Black cohosh
Cimicifuga racemosa

Black cohosh - Cimicifuga racemosa (in the Ranunculaceae or Buttercup family)

Part used: Root.

Taste/smell: Bitter, sharp, spicy, acrid.

Dosage: Decoction: 1 heaping teaspoon per cup of water; or 1:3 dry plant liquid extract: 10-40 drops 1-4 times per day in a little water.

Mental picture and specific indications: Consider black cohosh when there are spasms, achy pains, chilliness, fevers, nervous system irritation or eBlack cohoshitement, depression of a deep, dark and heavy nature, incessant talking and neuralgia. It is specific for headaches in the late luteal phase associated with low estrogen levels. Many symptoms are worse in the morning, during menses and with cold applications. Symptoms are better with warmth and after eating.

Use: (a) Antispasmodic, (b) Sedative, (c) Diaphoretic, (d) Digestive stimulant, (e) Mild expectorant, (f) Peripheral vasodilator, (g) Hypotensive, (h) Female reproductive tract tonic, (i) Anti-inflammatory.

Black cohosh is used for menstrual cramps, amenorrhea, oligomenorrhea, late menstruation, endometriosis, menopausal complaints or post hysterectomy, dyspepsia, joint inflammation and rheumatism. It is specific for the initial phases of influenza when there is chilliness, aching muscles and an acute fever. It is thought that the salicylic acid in the herb may be responsible for alleviating myalgias and neuralgias. The constituent, ferulic acid, has an anti-inflammatory effect that could also alleviate pain. It will increase and normalize uterine contractions during labor. It is also useful for after-pains following labor. Especially consider black cohosh with reproductive tract problems related to congestion, nervous irritability of the reproductive organs, achy muscles, and emotional irritability or depression. Black cohosh is well known for its support of the female reproductive tract function. It appears to act as a phytoestrogen. Black cohosh has been shown to suppress luteinizing hormone surges associated with hot flashes in menopausal woman. Constituents of black cohosh compete in vitro with 17-beta-estradiol for estrogen receptor binding sites. Research with rats shows a reduction of serum levels of luteinizing hormone in ovariectomized rats with a methanol extract of black cohosh and substances in the extract were shown to bind with estrogen receptors in the rat uteri.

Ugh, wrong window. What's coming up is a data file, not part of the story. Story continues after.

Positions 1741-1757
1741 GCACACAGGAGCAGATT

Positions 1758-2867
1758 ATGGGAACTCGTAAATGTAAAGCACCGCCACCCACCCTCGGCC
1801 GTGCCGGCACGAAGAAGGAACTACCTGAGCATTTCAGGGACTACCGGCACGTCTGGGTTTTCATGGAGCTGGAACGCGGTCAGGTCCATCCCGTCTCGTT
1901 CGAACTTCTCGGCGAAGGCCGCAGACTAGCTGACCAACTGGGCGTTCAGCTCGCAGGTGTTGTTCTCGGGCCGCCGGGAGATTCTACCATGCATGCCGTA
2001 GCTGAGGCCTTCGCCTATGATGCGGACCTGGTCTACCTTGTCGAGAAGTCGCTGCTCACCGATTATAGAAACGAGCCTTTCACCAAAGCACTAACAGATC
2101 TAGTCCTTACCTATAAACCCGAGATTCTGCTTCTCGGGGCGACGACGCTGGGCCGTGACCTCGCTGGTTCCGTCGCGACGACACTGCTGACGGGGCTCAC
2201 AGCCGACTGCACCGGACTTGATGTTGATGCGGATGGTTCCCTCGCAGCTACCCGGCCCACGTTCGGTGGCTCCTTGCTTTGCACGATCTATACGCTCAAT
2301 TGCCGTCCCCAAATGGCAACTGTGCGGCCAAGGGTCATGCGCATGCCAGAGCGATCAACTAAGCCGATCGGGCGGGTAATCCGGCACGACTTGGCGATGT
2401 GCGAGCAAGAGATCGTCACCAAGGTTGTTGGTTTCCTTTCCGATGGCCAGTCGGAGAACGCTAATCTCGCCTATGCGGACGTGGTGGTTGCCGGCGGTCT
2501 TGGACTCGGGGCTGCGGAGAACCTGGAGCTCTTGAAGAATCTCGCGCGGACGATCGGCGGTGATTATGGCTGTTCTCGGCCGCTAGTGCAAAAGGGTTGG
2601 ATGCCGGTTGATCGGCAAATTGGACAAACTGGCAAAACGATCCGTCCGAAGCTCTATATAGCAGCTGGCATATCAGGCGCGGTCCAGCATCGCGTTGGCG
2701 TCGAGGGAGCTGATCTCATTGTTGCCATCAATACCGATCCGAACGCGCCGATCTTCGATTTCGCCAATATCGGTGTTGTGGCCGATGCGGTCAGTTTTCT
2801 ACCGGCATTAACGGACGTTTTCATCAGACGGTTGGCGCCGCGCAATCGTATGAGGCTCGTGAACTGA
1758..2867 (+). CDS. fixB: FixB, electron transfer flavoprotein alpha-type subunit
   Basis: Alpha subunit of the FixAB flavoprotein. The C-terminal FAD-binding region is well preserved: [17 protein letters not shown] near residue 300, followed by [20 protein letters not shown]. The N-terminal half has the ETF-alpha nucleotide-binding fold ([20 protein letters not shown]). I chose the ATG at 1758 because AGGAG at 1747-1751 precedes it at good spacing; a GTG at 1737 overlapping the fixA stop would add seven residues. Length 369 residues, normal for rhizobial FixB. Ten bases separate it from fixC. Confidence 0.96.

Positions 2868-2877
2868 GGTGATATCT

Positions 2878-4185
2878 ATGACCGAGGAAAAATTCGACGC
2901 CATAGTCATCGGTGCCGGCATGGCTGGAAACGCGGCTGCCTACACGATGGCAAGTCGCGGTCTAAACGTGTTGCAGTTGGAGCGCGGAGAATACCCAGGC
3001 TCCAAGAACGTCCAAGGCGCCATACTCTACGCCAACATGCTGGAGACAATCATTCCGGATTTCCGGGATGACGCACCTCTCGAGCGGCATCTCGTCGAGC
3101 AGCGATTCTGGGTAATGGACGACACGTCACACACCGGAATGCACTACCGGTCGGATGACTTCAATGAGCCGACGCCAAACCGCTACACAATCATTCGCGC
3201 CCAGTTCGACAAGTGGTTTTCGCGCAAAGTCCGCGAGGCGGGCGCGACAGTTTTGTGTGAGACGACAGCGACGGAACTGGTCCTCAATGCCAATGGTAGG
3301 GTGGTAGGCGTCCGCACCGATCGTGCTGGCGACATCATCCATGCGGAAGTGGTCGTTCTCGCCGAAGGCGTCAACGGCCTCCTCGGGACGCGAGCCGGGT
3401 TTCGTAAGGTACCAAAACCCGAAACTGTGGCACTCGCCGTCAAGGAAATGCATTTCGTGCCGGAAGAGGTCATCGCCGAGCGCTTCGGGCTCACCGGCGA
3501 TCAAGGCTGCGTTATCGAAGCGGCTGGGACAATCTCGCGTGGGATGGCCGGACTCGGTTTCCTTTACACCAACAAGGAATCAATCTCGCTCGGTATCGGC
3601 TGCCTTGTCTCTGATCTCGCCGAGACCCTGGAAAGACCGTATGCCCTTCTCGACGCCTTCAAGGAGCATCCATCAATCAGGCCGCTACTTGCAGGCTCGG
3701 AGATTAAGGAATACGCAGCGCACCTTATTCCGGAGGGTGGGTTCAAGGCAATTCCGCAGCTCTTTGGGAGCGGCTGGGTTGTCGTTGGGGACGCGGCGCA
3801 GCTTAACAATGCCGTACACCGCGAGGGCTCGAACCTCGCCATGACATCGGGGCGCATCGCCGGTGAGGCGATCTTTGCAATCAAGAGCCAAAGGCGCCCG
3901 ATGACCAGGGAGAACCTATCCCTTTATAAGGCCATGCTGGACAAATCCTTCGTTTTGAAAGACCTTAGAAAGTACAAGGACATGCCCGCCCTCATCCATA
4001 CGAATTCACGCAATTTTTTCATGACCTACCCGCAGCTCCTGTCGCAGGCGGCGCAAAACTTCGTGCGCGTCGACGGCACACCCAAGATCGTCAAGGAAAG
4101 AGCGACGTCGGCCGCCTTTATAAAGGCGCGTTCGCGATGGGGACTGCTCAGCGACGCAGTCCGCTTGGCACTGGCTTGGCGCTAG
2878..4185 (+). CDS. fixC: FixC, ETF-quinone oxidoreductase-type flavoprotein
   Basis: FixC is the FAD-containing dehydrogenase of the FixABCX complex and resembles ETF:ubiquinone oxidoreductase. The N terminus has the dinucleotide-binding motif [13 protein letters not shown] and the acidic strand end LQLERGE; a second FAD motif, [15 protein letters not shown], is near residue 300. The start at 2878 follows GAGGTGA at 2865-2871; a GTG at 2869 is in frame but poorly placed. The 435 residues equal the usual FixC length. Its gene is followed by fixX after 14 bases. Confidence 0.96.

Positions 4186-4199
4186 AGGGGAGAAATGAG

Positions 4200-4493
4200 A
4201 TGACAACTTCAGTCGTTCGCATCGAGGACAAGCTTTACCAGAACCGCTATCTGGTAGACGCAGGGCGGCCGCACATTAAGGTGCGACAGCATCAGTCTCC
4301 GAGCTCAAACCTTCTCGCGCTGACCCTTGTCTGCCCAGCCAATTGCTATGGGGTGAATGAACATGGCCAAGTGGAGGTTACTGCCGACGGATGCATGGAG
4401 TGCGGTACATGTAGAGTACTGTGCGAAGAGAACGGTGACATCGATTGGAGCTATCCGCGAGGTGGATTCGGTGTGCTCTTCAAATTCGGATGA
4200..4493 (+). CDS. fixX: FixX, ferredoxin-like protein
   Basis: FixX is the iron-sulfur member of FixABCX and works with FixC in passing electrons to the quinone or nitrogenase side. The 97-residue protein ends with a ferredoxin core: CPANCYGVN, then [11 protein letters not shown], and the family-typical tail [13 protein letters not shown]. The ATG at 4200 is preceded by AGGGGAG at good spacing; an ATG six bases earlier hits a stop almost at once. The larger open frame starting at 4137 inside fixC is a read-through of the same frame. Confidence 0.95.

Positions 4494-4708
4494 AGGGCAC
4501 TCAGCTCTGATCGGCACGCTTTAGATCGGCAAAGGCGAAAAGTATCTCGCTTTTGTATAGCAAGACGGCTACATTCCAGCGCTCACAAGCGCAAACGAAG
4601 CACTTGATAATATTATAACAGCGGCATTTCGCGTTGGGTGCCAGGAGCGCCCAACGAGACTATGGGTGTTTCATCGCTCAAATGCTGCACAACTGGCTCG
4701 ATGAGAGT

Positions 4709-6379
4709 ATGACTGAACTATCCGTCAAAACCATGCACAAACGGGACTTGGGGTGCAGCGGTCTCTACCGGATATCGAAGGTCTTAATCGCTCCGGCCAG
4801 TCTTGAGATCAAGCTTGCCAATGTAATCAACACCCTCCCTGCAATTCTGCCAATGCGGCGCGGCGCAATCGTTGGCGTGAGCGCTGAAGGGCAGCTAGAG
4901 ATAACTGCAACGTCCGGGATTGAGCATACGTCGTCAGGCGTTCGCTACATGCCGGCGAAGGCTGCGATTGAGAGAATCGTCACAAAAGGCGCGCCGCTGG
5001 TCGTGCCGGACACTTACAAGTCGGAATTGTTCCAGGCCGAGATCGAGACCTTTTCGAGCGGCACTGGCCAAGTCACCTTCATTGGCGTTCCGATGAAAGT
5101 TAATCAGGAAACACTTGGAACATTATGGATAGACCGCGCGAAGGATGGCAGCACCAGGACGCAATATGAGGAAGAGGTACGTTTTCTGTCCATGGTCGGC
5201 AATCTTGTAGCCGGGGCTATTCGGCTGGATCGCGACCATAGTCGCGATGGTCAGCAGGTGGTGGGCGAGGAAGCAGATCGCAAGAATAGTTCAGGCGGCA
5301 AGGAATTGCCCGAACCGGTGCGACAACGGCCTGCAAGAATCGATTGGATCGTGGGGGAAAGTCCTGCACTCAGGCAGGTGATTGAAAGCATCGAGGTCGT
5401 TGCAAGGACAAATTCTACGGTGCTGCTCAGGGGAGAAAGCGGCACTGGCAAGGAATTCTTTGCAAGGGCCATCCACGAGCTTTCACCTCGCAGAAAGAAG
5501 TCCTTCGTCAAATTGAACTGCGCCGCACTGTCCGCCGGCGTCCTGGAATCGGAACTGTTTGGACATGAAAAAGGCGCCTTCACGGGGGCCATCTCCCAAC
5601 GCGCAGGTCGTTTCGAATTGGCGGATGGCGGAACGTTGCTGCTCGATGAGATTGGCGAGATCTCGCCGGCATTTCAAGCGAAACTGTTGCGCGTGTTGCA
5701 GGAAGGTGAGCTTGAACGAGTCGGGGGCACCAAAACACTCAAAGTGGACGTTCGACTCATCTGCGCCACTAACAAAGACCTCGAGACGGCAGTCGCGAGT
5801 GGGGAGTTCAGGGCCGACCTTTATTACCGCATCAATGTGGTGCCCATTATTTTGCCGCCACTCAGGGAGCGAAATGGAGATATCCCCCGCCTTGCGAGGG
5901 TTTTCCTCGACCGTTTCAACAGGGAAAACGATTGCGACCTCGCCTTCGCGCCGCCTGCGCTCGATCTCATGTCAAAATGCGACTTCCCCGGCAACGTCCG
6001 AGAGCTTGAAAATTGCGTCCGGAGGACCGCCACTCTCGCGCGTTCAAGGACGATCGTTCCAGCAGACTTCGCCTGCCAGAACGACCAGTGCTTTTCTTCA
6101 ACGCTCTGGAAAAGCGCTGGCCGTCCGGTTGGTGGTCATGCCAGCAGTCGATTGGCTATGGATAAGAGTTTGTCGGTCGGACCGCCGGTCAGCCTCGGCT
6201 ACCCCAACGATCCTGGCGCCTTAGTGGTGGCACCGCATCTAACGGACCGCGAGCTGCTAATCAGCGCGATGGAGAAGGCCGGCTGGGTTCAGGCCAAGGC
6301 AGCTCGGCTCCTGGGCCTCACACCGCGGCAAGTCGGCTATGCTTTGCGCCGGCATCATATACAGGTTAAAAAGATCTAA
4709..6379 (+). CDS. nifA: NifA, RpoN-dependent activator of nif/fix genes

Research has shown black cohosh to have an inhibitory activity in vitro and in vivo on bone resorption in ovariectomized rats as well as rats on low calcium diets. The extract has significantly decreased the growth of the breast carcinoma cell line when tested in vitro. It appears to be a beta 1 antagonist and beta 2 receptor agonist.

It relaxes the smooth muscles of the blood vessels, relaxes the uterus and skeletal muscles as well as dilates the bronchioles. The active constituents are thought to be (a) triterpene glycosides, principally actein (aglycon acetylacteol) and cimifugoside (aglycone - cimigenol), (b) isoflavones including formononetin, (c) aromatic acids including isoferulic acid, ferulic acid, and salicylic acid.

Contraindications: Do not use in the first trimester of pregnancy due to emmenagogue effect. Use after the first trimester should be under the guidance of a trained professional. Large doses can slow the heart, create hypotension and bradycardia. Signs of toxicity are nausea, vomiting, injected conjunctiva, flushed face, dilated pupils, light headed, frontal headache with a severe bursting sensation, stiffness and trembling limbs, decreased pulse and blood pressure, and joint pain. This plant is currently under heavy demand. There is concern that the sustainability of this plant is poor and it will become endangered soon.

Copyright 1999 by Sharol Tilgner, N.D. (ISBN 1-881517-02-0) - all rights reserved.